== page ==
So in the meantime we are starting to get the rest of our dossier documents authenticated. Since Mexico and the US are both Hague Convention countries, all of the documents submitted to Mexico must be authenticated with an Apostille in order to be recognized by the Mexican government. An apostille is generally issued by the Secretary of State's office of the state where the document originated in the case of documents like birth certificates. If the document is notarized it gets apostilled in the state where the Notary Public has a commission. That meant that we had to send some of our documents to other states to get them apostilled. We are finding that the cost varies considerably for this. Some states don't charge anything, others charge a dollar per document, while Florida charges $10 per document! We have over 15 dossier documents that originated in Florida, so those fees are starting to add up quickly!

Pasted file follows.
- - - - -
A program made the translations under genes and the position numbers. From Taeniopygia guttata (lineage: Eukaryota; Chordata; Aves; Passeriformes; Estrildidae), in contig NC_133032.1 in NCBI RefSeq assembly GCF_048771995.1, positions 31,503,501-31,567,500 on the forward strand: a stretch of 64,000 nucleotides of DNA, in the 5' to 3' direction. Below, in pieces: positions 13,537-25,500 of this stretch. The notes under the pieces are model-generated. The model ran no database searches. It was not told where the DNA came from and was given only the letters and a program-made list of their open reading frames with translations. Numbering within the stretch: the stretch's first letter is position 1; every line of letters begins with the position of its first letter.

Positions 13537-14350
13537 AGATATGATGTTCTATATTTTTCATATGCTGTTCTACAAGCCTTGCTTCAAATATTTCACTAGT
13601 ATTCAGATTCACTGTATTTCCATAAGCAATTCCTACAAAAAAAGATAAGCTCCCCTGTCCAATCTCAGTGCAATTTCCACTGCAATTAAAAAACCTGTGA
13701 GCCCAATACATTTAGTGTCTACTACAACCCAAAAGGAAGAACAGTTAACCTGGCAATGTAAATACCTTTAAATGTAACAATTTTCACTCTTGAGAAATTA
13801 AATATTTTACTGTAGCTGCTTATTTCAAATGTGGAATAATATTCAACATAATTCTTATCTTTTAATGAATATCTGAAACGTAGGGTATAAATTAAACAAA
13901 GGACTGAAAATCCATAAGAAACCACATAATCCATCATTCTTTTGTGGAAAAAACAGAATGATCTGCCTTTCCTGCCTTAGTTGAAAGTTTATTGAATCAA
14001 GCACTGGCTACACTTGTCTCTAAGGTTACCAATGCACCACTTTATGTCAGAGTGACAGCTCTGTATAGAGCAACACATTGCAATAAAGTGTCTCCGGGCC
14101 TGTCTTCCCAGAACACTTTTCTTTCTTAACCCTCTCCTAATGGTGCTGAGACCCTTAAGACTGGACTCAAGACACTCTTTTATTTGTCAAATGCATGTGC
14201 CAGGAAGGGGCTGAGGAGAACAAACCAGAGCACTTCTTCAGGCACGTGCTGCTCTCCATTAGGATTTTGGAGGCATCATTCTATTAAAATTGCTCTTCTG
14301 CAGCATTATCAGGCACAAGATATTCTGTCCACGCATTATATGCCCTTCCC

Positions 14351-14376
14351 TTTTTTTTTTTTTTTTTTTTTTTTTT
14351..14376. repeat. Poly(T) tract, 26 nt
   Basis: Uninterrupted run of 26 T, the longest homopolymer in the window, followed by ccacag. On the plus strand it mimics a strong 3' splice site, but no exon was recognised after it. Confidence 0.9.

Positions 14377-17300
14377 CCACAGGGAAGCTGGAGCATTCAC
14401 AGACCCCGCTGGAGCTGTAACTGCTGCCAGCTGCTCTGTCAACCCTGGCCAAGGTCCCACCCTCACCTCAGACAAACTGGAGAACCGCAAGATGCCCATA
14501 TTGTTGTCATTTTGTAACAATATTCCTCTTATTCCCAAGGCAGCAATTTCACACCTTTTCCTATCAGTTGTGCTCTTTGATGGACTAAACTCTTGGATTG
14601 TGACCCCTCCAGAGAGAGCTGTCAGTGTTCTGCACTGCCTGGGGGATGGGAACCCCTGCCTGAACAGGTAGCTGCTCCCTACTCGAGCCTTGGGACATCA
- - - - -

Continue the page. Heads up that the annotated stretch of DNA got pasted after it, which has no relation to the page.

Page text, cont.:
Since P was born in Mexico, his birth certificate does not need to have an apostille for the dossier, since it originated in Mexico. We were able to avoid needing to use his birth certificate in our paperwork that was submitted to the US Government by sending them his US Naturalization Certificate instead of his birth certificate, as that was an option. That also helped us avoid having to have anything translated for the US Government.
Speaking of translations, the reason we are starting to get our dossier authenticated right now is so that we can send it to a certified translator in Mexico City to get everything translated into Spanish. We figure that with the time it will take to get our dossier completed, authenticated, sent to our agency for a final review and then sent to Mexico and translated, it will coincide relatively closely to when we anticipate receiving our CIS approval. Then there will hopefully be no delays in submitting our paperwork to the Mexican authorities to start our approval process there.